Use geometric transformations to characterize various geometries.
• 4.
Use hyperbolic trigonometry to study various properties of hyperbolic geometry.
• MAED 5321
Combinatorics
[3-0-0:3]
Description
Topics in combinatorics including counting combinations and counting permutations, generating functions, and enumerative combinatorics. Inclusion-exclusion principle, Polya’s theory of counting, graph theory and applications.
Intended Learning Outcomes

On successful completion of the course, students will be able to:

• 1.
Explain the reasons behind combinatorial principles and applications.
• 2.
Design combinatorial problems using the principles taught in class.
• 3.
Present projects related to certain theorems or problems in combinatorics.
• 4.
Construct problems to show the usefulness of the principles for teaching purposes.
• MAED 5421
Probability and Statistics
[3-0-0:3]
Description
This course illustrates how to use statistical and probabilistic techniques with an open source statistics package R to analyze data, especially in education.
Intended Learning Outcomes

On successful completion of the course, students will be able to:

• 1.
Identify the core ideas on analyzing data.
• 2.
Communicate effectively the statistical results to both lay and expert audiences utilizing appropriate information and suitable technology.
• 3.
Apply rigorous, analytic and highly numerate methods to analyze and solve problems in daily life and at work.
• 4.
Carry out objective analysis and prediction of quantitative information with independent judgement.
• MAED 5731
Problem Solving Strategies
[3-0-0:3]
Description
This course covers ways to teach strategies and techniques to students to solve mathematical problems as they appeared in mathematical competitions. It covers many techniques, including transformation methods for solving geometry problems, and graph theoretical methods for solving combinatorial problems.
Intended Learning Outcomes

On successful completion of the course, students will be able to:

• 1.
Recognize various techniques to solve certain types of math problems.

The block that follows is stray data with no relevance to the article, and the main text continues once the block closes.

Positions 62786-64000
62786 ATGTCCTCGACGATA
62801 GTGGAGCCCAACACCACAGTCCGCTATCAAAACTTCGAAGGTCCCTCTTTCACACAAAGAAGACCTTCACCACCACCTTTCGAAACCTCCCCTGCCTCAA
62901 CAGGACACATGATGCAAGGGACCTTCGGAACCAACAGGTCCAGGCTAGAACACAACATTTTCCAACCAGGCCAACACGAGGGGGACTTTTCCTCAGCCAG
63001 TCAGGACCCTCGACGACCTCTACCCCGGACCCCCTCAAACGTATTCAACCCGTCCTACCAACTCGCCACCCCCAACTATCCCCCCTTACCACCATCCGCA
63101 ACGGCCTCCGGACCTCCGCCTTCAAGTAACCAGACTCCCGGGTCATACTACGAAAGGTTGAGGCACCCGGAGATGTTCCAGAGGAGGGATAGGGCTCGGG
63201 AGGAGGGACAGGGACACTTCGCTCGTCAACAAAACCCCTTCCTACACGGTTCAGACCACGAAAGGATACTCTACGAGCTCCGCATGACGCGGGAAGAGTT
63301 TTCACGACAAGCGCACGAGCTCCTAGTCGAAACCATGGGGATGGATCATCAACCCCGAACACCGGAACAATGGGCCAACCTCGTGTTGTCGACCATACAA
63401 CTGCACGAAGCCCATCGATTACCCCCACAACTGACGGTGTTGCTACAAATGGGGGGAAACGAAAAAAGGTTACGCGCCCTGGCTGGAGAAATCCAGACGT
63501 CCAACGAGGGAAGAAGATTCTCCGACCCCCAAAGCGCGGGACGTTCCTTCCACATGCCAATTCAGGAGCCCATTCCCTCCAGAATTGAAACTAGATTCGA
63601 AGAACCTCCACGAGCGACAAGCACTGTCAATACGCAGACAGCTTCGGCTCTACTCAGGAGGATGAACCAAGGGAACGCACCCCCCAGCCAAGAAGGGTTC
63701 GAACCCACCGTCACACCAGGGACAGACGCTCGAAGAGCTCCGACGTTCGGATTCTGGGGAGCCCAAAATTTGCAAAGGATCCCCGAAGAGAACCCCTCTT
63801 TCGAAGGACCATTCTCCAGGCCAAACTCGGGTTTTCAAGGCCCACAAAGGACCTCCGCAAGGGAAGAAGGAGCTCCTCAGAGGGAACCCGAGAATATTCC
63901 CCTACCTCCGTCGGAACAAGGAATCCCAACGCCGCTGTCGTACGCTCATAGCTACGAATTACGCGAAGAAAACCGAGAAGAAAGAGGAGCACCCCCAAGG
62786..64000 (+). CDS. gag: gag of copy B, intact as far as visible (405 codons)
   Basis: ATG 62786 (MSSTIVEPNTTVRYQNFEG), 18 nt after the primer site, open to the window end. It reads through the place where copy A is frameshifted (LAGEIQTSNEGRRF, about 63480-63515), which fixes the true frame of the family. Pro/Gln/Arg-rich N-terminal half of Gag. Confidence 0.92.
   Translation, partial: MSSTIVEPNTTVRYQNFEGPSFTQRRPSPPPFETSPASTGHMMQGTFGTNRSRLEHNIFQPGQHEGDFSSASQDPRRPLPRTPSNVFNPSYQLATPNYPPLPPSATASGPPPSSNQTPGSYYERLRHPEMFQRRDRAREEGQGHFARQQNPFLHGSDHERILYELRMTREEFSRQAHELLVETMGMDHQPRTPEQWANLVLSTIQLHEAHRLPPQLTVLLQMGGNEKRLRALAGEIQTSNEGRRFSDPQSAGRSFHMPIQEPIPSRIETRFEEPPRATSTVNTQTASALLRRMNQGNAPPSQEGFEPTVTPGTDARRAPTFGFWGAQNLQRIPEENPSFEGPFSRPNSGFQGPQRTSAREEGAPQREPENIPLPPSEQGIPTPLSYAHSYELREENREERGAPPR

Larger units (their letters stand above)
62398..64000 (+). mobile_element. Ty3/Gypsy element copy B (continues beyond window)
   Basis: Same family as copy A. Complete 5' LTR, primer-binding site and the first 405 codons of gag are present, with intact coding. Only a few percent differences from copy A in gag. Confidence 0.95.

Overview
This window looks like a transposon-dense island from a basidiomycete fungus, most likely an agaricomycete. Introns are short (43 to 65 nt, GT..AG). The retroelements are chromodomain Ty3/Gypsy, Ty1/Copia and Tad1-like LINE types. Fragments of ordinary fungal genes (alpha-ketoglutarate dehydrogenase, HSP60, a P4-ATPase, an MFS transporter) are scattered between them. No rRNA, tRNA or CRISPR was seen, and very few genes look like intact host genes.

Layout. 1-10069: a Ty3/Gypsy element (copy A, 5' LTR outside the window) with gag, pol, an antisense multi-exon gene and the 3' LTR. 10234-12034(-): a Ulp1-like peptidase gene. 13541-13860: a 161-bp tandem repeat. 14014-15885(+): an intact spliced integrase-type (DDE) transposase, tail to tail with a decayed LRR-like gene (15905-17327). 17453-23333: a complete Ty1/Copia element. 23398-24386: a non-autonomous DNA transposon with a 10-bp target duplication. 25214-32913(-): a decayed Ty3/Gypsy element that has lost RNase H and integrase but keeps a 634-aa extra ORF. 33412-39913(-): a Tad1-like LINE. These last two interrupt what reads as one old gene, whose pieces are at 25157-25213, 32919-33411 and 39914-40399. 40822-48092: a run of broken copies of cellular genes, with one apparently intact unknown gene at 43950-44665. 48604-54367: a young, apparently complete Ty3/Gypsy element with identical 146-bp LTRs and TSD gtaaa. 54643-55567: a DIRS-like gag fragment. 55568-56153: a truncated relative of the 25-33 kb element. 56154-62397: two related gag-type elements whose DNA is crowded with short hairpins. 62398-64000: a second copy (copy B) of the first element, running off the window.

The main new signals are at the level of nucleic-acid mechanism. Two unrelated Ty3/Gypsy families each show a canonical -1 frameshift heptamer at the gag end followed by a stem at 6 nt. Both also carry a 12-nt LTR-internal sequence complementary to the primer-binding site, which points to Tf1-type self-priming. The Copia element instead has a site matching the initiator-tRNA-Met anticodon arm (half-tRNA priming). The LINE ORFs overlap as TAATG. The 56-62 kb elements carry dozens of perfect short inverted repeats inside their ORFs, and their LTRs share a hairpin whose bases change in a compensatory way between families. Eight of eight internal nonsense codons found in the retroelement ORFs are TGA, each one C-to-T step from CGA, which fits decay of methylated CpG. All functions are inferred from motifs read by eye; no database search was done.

• 2.
Present solutions and compare the strength and weakness of the techniques.
• 3.
Modify problems to create new problems.
• 4.
Identify conditions in solving problems to investigate further applications.
• MAED 5821
Topics in Mathematics
[3-0-0:3]
Description
This course introduces a selection of topics from interdisciplinary mathematics, which may include mathematical physics, mathematical biology, image processing, etc.
Intended Learning Outcomes

On successful completion of the course, students will be able to:

• 1.
Apply theoretical knowledge, principles and techniques to mathematical physics, mathematical biology and traffic flows.
• 2.
Recognize roles of mathematics in solving some mathematical physics, mathematical biology and traffic flows.
• 3.
Apply various theorems to study ideal mathematical models, such as ideal 2-dimensional fluid flows, ideal electrostatic force fields, steady state temperature, etc.
• 4.
Present solutions of some physical problems in a systematic way.
• MAED 5851
Scientific Computation
[3-0-0:3]
Description
This course introduces various case studies drawn from different areas of science to illustrate the use of computers as a problem-solving tool. Each integrates physical principles and mathematical models, as well as numerical techniques and computer implementations, into a coherent perspective.
Intended Learning Outcomes

On successful completion of the course, students will be able to:

• 1.
Apply theoretical knowledge, principles and techniques to physical problems.
• 2.
Recognize roles of mathematics in scientific computation.
• 3.
Implement various numerical algorithms on computers and apply them to real life problems.
• 4.
Present numerical output from a computer code in a systematic way.
• MAED 6980
MSc Project
[2 credits]
Description
In this course, the student will do a project in an area of mathematics under the guidance of a faculty member. The project either surveys a topic or describes an investigation completed by the student.
Intended Learning Outcomes

On successful completion of the course, students will be able to:

• 1.
Explain advanced mathematical theories, concepts and principles using precise mathematical language.
• 2.
Apply independent judgment to investigative mathematical work.
• 3.
Apply a rigorous logical and analytic approach to execute tasks and solve mathematical problems.
• 4.
Communicate mathematical concepts and methods effectively to a range of audiences, both orally and in writing.
• MAED 6981
Independent Study
[3 credits]
Description
Independent study of selected mathematical topics under the supervision of a faculty member. The course may be repeated for credit if different topics are studied. Consent of instructor is required.
Intended Learning Outcomes

On successful completion of the course, students will be able to:

• 1.
Explain and apply mathematical knowledge of the selected topics of current interest which may not be covered by existing courses.
• 2.
Apply independent judgment to investigative mathematical work.
• 3.
Present findings and solutions in a systematic way.